Columbia Orthopedics provider Dr. Joshua Hyman discussed how to assess the pros and cons of surgery and the impact on children’s quality of life. While Dr. Hyman is a pediatric orthopedic surgeon, the discussion was focused on important surgical and nonsurgical considerations for children with special needs.
• Learn the important questions to ask your healthcare provider
• Hear the indicators to look for
• Understand assessment of risks
The Weinberg Family Cerebral Palsy Center hosted Dr. James Galloway for the 2015 Marilyn R. Lindenhauer Lecture.
When a nonverbal child is in pain, it’s usually the parent who acts as the interpreter. Does the child behave differently, or move in a different way? But being parents, they may be prone to bias. Healthcare professionals have therefore been seeking objective ways to assess pain and discomfort in nonverbal patients — such as intellectually developmentally disabled children with cerebral palsy — using self-reporting devices otherwise known as “augmentative and alternative communications” tools.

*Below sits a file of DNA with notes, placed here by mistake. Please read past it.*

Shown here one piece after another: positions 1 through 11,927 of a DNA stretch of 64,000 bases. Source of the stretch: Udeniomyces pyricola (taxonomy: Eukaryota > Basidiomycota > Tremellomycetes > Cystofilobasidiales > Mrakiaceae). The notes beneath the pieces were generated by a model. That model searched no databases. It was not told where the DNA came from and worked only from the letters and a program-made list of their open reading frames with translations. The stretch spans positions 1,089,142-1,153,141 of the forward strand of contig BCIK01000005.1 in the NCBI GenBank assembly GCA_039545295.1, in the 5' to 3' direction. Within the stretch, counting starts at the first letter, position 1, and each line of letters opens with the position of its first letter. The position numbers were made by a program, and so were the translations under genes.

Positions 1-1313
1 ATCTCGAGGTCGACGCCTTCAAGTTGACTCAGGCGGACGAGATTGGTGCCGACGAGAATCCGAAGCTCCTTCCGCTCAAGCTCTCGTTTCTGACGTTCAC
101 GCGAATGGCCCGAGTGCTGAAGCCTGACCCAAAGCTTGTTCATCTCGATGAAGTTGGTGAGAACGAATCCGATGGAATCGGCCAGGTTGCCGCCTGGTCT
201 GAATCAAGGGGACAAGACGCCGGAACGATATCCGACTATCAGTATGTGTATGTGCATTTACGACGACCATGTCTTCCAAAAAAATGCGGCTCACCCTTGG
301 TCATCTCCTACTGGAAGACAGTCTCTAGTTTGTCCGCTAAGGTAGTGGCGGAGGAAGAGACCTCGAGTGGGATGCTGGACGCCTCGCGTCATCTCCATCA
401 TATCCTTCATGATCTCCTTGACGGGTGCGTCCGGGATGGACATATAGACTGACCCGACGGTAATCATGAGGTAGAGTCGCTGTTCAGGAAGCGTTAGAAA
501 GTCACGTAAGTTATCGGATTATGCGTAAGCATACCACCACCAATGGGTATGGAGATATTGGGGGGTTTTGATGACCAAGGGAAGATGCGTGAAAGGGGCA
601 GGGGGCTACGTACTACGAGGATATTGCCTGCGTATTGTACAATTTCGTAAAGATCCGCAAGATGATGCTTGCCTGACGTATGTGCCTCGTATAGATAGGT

Most people can reach for a cup of coffee that they are not looking at and successfully bring it to their mouths. But for people with cerebral palsy who have hemiplegia, that proprioceptive skill is missing. They may not reach the cup at all, or if they do grasp it with the involved arm, they may end up tipping the cup over. Moreover, the lack of control on the affected side often gets progressively worse as these patients learn to favor the dominant side.
The Weinberg Family Cerebral Palsy Center at Columbia University launched a Distinguished Speaker Series with the inaugural event on June 12th featuring Dr. Scott Wright, Professor of Medicine at Johns Hopkins.
In May, the Weinberg Family Cerebral Palsy Center at Columbia University and UCP of NYC held a one-day conference dedicated to an in-depth examination of the environmental, physical, and communication challenges that accompany Cerebral Palsy (CP) and complex care patients into adulthood. Attendees included medical and surgical specialists, medical students, residents, physical and occupational therapists, patients, family members, and caregivers.